Microsoft ruled the PC market for decades with utter dominance. But today, as the future shifts toward mobile devices, things are not looking good for Microsoft. It’s not that it’s not trying: Microsoft is spending a lot of money and effort on cracking the mobile market, now in lockstep with Nokia, its top partner. But there’s no indication yet that it’s having any real success.
One troubling sign: Even now, more than a year after Microsoft started shipping Windows Phone 7 devices, U.S. mobile customers are getting rid of Microsoft devices faster than they’re buying new ones.
Longer term, Microsoft’s share has been in a freefall: comScore had it at 18% at the end of 2009, and 36% in late 2007, the year Apple introduced the iPhone. (See chart above.) Since then, Apple and Google have gobbled up the lion’s share of the smartphone market, with more than 80% of U.S. smartphones in comScore’s latest stats.
The trouble is that Microsoft’s phones – though decent – just aren’t good enough to demand attention. They’re certainly better now than they used to be – especially the new Lumia series from Nokia – but that isn’t enough. To cause any real damage to Apple or Google, Microsoft’s phones would have to be dramatically better than the competition, and they just aren’t.
When Steve Jobs described the iPhone as “a leapfrog product that is WAY smarter than any mobile device has ever been,” he wasn’t just bragging. The iPhone completely changed the mobile industry in one day. Microsoft and its partners just aren’t changing anything or making anyone nervous.
How To Win
There are two ways to succeed in today’s smartphone market. You can either make a truly amazing product that wows consumers and gets them to seek it out by name – the iPhone way.
Or you can become the next-best thing: Something that the mobile carriers can tweak to their liking and shove in peoples’ faces, and sell phones that way.
Operators still control a huge part of smartphone distribution, and that’s how many (most?) Android devices have been sold: as alternatives to people who either can’t or won’t buy an iPhone, based on their carrier choice or other logic. Recall that Android didn’t really take off in the U.S. until Verizon needed to produce the Droid series as its iPhone alternative.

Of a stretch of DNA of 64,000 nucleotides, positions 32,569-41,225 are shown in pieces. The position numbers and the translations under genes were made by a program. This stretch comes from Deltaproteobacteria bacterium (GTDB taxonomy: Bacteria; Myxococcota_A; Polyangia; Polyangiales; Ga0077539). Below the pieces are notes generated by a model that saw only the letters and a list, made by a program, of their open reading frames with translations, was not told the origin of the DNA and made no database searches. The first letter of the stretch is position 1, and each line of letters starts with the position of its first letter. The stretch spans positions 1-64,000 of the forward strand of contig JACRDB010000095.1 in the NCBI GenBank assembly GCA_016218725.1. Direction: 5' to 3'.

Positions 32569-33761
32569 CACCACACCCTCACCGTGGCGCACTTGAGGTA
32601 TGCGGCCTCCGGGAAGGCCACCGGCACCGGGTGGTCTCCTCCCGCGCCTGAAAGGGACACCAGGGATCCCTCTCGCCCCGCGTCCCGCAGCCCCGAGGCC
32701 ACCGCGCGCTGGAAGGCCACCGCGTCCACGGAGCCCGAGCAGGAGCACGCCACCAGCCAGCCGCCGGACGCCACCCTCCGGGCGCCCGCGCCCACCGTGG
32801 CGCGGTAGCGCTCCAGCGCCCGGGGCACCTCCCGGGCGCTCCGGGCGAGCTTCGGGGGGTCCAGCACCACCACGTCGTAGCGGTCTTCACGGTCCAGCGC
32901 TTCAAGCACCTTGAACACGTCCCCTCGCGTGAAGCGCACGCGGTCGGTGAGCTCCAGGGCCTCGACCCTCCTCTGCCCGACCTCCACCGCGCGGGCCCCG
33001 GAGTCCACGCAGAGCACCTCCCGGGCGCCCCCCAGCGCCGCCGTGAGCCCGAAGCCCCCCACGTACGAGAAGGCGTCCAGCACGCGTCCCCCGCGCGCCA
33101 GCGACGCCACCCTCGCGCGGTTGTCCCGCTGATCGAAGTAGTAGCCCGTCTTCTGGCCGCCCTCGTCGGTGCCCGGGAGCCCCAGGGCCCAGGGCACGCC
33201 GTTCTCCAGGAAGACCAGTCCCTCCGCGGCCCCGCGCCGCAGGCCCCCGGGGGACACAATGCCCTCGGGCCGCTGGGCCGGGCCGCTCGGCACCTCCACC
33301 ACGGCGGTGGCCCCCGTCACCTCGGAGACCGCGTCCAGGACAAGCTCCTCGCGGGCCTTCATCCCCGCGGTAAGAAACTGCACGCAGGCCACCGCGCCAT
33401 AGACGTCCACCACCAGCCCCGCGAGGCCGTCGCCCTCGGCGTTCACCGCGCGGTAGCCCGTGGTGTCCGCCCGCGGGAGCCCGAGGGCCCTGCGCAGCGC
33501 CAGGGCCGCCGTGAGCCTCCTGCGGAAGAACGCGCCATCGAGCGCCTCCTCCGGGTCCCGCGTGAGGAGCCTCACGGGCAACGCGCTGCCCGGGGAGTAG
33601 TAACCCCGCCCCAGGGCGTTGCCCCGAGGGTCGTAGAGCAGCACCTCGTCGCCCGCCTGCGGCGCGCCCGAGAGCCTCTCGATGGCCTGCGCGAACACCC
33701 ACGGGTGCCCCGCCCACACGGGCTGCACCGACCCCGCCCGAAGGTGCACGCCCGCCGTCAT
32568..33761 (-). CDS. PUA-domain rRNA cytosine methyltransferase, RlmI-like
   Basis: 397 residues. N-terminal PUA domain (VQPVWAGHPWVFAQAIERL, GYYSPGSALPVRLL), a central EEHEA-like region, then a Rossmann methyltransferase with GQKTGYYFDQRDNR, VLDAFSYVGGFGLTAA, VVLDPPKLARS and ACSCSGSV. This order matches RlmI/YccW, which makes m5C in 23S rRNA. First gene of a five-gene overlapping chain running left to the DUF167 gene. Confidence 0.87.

Microsoft hasn’t done either of these. The new Nokia Lumia 900 is nice enough, but no one’s lining up en masse to ditch their iPhone for it. And you don’t hear anything from AT&T or any other carrier about Windows Phones becoming their best-selling devices, either.
Sure, operators like Verizon Wireless may say they want Windows to succeed as an alternative to Apple and Google – of course they’d like to see today’s platform leaders, their suppliers, less powerful. But carriers don’t seem to be doing anything to make that happen.
There just isn’t a real reason for people to buy Windows phones instead of iPhones, or even Android phones – features, design, price, services, anything. And until there is, the Windows phone platform isn’t going to do well.
The Long Haul
The good news is that Microsoft has two things – money and patience – that could help it eventually succeed in mobile. (And mobile is too important to the future of technology for Microsoft to sit it out.) Windows wasn’t a huge overnight hit, and it took the Xbox a long time to make any real money. Bing still isn’t taking anything away from Google in the search industry. Recall that before the iPhone came along, Symbian and Palm were considered smartphone leaders. Now they’re both gone. Things can change rapidly in this world.
In theory, the launch of Windows 8 later this year, and Microsoft’s continued success with the Xbox, could be seen as possible inflection points for Windows phone. There should be some benefits to having a computer/console and mobile device running the same platform – Apple has exploited these, to an extent, with the Mac and iOS devices, and maybe Microsoft will, too, eventually.
But it will, again, have to be so amazing that people and/or carriers will really take notice and consciously switch their allegiance. And the odds of that happening, based on Microsoft’s track record in mobile, are slim. If, in a year, we’re still looking at mid-single-digit market share stats for Windows Phone, Microsoft will have to do something more dramatic and/or expensive to matter in mobile. And even then, it might be too late or might not work.
But for now, this comeback is not looking great.